• Key point. The federal Religious Land Use and Institutionalized Persons Act prohibits state and local governments from imposing a land use regulation in a manner that imposes a substantial burden on the exercise of religion unless the regulation is in furtherance of a compelling governmental interest and is the least restrictive means of furthering that compelling governmental interest.
* A Michigan court ruled that a trial court acted improperly in dismissing a church’s claim that a city violated RLUIPA by prohibiting it from operating a primary school on church property. A church wanted to operate a religious primary school for children, kindergarten through third grade, in an area zoned as an office park. A city zoning board denied the church’s request on the ground that “primary schools” were not a permitted use in the office park district. The church sued the city, claiming that the denial of a zoning permit violated the Religious Land Use and Institutionalized Persons Act (RLUIPA) and the first amendment guaranty of religious freedom. A trial court rejected the church’s claims, and the church appealed.
RLUIPA provides that:
No government shall impose or implement a land use regulation in a manner that imposes a substantial burden on the religious exercise of a person, including a religious assembly or institution, unless the government demonstrates the imposition of the burden on that person, assembly, or institution—(A) is in furtherance of a compelling governmental interest; and (B) is the least restrictive means of furthering that compelling governmental interest.
The court noted that this language imposes two conditions on any church wanting to prove that a government action violates RLUIPA: (1) the government action imposes a substantial burden on (2) religious exercise. The court conceded that the church met the second condition:
Challenges of zoning ordinances under RLUIPA are expressly contemplated. The use of the land does not have to be a core religious practice. Rather, the term ‘religious exercise’ includes any exercise of religion, whether or not compelled by, or central to, a system of religious belief. Further, RLUIPA explicitly states that ‘the use, building, or conversion of real property for the purpose of religious exercise shall be considered to be religious exercise of the person or entity that uses or intends to use the property for that purpose.’ Here, we believe that the church has sufficiently shown that the contemplated use for the subject property—a faith-based primary school—falls within this broad definition of a religious exercise.”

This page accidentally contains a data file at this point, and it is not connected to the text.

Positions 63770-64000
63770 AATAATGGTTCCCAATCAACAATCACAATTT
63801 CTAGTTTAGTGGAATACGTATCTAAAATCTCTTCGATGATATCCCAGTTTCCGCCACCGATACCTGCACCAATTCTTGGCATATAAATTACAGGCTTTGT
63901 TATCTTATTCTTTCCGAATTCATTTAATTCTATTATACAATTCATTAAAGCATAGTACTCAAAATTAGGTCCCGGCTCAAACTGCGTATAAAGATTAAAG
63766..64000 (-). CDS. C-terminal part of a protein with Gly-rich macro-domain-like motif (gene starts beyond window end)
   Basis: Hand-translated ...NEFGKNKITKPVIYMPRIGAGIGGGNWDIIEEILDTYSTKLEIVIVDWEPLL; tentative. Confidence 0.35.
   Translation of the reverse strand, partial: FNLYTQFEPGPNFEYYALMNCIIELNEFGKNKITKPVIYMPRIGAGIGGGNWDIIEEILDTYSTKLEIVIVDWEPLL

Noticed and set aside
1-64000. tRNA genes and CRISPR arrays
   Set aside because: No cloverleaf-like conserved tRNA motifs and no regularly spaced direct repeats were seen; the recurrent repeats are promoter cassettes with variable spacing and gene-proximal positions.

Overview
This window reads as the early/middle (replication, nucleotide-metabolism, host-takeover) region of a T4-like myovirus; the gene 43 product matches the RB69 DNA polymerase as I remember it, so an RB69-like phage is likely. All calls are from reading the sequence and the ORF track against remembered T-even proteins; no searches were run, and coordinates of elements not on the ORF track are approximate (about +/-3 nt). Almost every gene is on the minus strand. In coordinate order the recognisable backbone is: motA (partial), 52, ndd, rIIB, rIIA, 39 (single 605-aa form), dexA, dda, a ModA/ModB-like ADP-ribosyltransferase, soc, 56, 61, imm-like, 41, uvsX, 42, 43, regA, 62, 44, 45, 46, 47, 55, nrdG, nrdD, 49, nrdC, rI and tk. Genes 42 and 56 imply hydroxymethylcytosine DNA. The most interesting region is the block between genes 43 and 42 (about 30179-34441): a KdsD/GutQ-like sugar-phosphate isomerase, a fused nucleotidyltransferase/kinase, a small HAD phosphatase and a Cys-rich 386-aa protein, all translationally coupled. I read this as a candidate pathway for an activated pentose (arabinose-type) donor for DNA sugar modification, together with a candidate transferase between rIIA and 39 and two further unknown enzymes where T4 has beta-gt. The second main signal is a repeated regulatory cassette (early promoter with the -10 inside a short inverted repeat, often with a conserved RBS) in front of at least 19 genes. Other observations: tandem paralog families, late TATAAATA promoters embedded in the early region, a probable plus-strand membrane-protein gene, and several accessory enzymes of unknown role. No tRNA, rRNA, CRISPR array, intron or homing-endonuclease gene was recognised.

The more difficult question was whether the church established that the city’s denial of a zoning permit imposed a “substantial burden” on religious exercise. The court concluded that this test was not met:
The substantial burden must be based on a “sincerely held” religious belief …. The Supreme Court [has ruled] that for a governmental regulation to substantially burden religious activity, it must have a tendency to coerce individuals into acting contrary to their religious beliefs. Conversely, a government regulation does not substantially burden religious activity when it only has an incidental effect that makes it more difficult to practice the religion. Thus, for a burden on religion to be substantial, the government regulation must compel action or inaction with respect to the sincerely held belief; mere inconvenience to the religious institution or adherent is insufficient.
The difference between a “substantial burden” on religious exercise and an “inconvenience” on religious exercise has been discussed in federal court cases dealing with RLUIPA. The district courts have concluded that the regulations must have a “chilling effect” on the exercise of religion or substantially burden religious exercise in order to be consistent with the Supreme Court’s substantial burden test. For example [one court concluded] that the denial of an application to build a church on its property constituted a substantial burden because “preventing a church from building a worship site fundamentally inhibits its ability to practice its religion.”
The court concluded that several factors must be considered in deciding if a government action imposes a substantial burden on religious exercise. Those factors include “whether there are alternative locations in the area that would allow the school consistent with the zoning laws; the actual availability of alternative property, either by sale or lease, in the area; the availability of property that would be suitable for a K-3 school; the proximity of the homes of parents who would send their children to the school; and the economic burdens of alternative locations.” Since neither the church nor the city had presented evidence addressing any of these factors, the appeals court ruled that the trial court had erred in dismissing the case, and it sent the case back to the trial court for further consideration.
Application. This case is helpful because of the court’s listing of specific factors to be considered in evaluating a church’s claim that its “religious exercise” has been “substantially burdened” by an adverse zoning decision. These factors will provide church leaders with the means to make a preliminary assessment of the strength of a potential RLUIPA claim. Shepherd Montessori Center Milan v. Ann Arbor Charter Township, 675 N.W.2d 271 (Mich. App. 2003).
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